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"Mare Didat, Flores Decorant"

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European settlement

Dassen Island was first noticed and visited by European seafarers early in the 17th century (1600s). In 1601 a Dutchman, Joris van Spilbergen, named (what is today known as) Dassen Island "Elizabeth". So many vessels were wrecked near the island that rabbits and tortoises were released onto the island as a food source for shipwreck survivors. In Afrikaans rabbits are known as "Dassies", and the island derives its name from the numerous rabbits on the island.

Dassen Island lighthouse

Dassen Island lighthouse is one of the most isolated and bleakest manned lighthouses. The lighthouse, built in 1893, consists of a 28 metre tall cast-iron structure. The lighthouse is a principle beacon on the west coast; with reefs and kelp beds in the cold Atlantic ocean (which produces thick fogs). Because of its importance, it is manned at all times by a single lightkeeper.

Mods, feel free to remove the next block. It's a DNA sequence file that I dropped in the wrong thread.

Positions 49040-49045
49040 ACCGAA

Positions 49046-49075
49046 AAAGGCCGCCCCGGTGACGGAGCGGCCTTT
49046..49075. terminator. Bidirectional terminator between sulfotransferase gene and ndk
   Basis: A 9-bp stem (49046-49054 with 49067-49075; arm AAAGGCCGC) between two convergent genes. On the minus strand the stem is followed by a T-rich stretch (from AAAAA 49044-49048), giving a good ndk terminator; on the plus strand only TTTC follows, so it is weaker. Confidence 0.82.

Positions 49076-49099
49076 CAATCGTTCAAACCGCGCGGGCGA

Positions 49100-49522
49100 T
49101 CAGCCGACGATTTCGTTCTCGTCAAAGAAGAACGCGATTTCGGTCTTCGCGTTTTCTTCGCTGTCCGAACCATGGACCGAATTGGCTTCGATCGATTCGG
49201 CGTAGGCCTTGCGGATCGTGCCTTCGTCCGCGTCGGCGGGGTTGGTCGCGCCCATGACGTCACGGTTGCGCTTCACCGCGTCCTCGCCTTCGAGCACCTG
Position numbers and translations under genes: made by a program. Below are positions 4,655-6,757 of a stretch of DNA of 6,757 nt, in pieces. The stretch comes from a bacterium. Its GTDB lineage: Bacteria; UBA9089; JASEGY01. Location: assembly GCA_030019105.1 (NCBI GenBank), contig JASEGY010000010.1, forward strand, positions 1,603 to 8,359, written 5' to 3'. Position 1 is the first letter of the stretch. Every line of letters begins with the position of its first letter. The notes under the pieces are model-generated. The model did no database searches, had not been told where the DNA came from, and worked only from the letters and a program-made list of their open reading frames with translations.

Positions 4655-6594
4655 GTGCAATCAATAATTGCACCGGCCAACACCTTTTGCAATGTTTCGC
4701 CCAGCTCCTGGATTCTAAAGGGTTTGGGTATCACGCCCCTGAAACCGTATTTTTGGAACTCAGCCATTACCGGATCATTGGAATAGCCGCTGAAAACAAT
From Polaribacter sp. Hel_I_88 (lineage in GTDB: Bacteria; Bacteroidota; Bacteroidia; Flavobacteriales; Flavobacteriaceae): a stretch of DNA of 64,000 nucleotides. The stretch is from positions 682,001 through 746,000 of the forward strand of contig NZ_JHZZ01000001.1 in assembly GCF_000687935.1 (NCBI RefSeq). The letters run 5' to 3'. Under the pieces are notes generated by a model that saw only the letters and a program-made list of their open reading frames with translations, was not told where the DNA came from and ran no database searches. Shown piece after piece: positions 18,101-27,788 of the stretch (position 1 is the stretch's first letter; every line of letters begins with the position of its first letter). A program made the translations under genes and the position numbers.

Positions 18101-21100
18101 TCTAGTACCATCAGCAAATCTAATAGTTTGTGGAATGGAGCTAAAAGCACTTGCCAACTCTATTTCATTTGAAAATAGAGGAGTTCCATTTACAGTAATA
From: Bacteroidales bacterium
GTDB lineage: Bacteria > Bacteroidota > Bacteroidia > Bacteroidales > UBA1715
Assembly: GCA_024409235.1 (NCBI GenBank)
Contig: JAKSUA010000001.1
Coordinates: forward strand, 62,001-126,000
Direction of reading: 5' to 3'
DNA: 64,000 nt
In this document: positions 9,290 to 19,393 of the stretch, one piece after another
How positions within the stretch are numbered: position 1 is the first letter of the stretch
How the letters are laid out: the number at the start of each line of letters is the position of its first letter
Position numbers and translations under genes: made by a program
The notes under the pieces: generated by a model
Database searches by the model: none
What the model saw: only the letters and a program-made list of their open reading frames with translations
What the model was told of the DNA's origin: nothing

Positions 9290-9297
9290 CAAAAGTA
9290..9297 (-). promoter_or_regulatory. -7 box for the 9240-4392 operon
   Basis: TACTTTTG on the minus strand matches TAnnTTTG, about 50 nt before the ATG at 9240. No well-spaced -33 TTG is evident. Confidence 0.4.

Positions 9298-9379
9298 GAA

Every six weeks or so, a helicopter arrives at the island bringing provisions and technicians for the lightkeeper and his family, as well as a four day trip to Cape Town.

Light Type


Light Character

Two flashes every thirty seconds

Light Range

24 sea miles

Light Power

1 400 000 CD

Height of focal Plane

47 metres above high water

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